Cultivating a tradition in South Bend

Molly Grace

I’ve been lucky enough to travel some pretty great distances to watch our men’s basketball team play. Besides making multiple road trips to Madison Square Garden to see games against St. John’s and Big East tournament contests, most of my plane ticket purchases have been made at the expense of my addiction to Villanova basketball.

Jan. 2, 2004: I flew into Kansas City, Mo., and drove for an hour with my dad and my sisters through the boring Midwestern plains until we arrived in the small town of Lawrence, Kan., for a showdown with the Jayhawks.

March 19, 2005: After my own lacrosse game made me miss the NCAA tournament first-round game vs. New Mexico, I hopped in my car, drove home to Baltimore, picked up my sisters, and jumped on a plane to Nashville, Tenn., to watch the boys pull an upset against the fourth-seeded Florida Gators.

Jan., 14, 2006: After leaving my house at 5:30 a.m. to catch a 7:35 flight to Austin, Tex., I got a whirlwind tour of the city on my way to the game’s noon tip-off before sitting in the Austin airport until my 8 p.m. flight back home.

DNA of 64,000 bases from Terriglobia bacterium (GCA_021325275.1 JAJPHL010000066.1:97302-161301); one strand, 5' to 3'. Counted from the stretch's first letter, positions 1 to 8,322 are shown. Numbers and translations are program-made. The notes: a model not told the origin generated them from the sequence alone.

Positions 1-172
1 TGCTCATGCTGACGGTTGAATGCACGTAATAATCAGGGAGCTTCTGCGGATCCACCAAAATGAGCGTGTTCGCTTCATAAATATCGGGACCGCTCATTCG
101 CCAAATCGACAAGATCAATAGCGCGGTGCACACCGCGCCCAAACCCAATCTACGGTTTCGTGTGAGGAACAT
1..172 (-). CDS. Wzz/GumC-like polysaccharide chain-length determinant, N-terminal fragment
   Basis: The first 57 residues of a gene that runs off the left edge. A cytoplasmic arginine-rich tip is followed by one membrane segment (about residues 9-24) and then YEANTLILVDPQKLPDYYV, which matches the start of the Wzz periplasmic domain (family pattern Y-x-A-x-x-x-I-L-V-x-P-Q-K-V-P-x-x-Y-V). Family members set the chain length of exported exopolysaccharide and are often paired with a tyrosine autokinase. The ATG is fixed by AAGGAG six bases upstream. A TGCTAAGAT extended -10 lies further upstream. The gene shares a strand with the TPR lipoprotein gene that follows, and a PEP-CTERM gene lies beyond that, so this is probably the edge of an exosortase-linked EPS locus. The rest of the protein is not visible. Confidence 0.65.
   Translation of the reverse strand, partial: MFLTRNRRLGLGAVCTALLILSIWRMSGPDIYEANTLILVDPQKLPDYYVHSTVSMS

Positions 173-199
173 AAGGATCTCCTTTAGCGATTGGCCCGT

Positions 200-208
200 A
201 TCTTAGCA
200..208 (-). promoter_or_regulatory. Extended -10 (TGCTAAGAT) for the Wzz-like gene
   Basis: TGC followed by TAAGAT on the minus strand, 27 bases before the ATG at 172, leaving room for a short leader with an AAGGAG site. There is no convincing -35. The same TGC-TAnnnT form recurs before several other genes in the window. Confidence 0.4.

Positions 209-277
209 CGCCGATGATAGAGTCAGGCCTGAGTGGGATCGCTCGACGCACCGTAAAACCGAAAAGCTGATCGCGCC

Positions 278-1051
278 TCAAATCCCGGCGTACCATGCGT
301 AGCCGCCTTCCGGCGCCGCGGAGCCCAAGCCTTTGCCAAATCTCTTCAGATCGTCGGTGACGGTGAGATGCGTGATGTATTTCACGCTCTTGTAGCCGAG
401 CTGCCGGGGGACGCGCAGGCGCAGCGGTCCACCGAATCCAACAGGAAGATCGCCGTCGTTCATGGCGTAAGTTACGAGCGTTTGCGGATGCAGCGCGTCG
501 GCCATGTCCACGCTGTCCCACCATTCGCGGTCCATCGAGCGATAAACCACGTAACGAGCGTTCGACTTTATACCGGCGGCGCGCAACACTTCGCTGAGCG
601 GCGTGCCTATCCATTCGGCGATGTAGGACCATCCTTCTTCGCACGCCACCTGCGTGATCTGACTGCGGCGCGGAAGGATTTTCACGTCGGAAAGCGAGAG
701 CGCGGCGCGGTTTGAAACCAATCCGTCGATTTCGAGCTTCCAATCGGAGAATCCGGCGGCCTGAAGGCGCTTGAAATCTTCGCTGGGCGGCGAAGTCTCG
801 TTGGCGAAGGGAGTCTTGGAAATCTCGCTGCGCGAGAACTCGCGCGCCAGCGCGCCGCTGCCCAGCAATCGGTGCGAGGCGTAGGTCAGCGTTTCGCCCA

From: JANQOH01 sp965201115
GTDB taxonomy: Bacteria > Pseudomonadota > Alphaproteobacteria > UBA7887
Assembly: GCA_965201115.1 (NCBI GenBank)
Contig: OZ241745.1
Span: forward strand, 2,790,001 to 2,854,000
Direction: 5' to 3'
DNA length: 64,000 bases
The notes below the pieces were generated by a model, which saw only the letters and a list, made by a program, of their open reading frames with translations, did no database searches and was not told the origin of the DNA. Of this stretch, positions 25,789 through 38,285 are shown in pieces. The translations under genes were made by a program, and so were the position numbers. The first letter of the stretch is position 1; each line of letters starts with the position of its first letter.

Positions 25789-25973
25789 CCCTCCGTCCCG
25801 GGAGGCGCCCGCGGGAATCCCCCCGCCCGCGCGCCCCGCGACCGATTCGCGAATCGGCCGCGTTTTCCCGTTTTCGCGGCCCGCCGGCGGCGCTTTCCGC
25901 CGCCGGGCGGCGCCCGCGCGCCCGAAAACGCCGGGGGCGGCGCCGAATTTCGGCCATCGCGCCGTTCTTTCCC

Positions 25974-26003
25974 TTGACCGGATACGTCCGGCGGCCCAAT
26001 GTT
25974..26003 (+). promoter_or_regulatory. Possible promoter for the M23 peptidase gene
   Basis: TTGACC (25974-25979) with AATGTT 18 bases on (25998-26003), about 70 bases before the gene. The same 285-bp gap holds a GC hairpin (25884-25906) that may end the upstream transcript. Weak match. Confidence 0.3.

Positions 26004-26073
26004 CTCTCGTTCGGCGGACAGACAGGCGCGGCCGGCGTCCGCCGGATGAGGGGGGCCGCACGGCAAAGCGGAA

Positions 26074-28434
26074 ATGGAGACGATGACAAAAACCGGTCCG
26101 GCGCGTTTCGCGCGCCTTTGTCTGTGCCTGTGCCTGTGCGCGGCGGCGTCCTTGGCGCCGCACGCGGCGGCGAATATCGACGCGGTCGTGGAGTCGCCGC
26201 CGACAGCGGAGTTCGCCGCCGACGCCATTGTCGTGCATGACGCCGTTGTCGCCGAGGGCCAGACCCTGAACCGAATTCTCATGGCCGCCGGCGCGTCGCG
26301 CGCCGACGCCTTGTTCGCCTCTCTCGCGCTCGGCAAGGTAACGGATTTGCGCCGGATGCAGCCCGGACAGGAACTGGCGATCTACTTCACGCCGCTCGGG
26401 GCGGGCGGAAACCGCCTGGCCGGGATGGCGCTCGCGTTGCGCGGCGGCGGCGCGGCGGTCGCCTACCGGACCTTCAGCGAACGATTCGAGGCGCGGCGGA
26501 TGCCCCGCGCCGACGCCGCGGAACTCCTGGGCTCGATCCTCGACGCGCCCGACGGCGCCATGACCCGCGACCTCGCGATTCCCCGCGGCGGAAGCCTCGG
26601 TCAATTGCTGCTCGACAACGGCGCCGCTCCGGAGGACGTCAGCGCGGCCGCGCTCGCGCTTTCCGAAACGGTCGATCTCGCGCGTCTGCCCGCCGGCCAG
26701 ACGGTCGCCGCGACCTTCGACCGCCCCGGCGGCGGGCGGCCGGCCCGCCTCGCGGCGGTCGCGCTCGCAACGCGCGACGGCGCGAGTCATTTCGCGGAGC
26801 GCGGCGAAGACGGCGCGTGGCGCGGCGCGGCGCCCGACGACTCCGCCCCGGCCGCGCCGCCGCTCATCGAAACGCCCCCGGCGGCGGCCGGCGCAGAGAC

This past weekend, I nixed the plane idea and joined about 40 members of the Basketball Club on a three-day road trip (11 hours each way!) to South Bend, Indiana to watch our boys pull off a tough win in front of a packed, rambunctious crowd in bright green.

It’s just this packed, rambunctious crowd in bright green – rather, the packed, rambunctious crowds in each of the four venues listed above – that I would like to call to your attention. I have to admit that in each occasion I was awed by the fan support that the home crowds emitted, enveloping their boys in a deafening cloud of encouragement that made me feel squeamish in my seat. I can honestly say that I have never felt more like an unwelcome outsider as I did in these gyms…and while I was thoroughly annoyed and ticked off by their cheers, I know that my discomfort was precisely the point of the fans’ boisterousness. For their ability to produce this effect through their imposing sense of unity – and therefore accomplishing their goal as the unofficial “sixth man” – I have to give them respect.

My long journeys back from these destinations have given me ample time to wonder how a school goes about creating this sort of intimidating atmosphere, while simultaneously trying to figure out why our games in the Pavilion and in the Wachovia Center – although they have been better this season – don’t generate the same level of energy from the stands.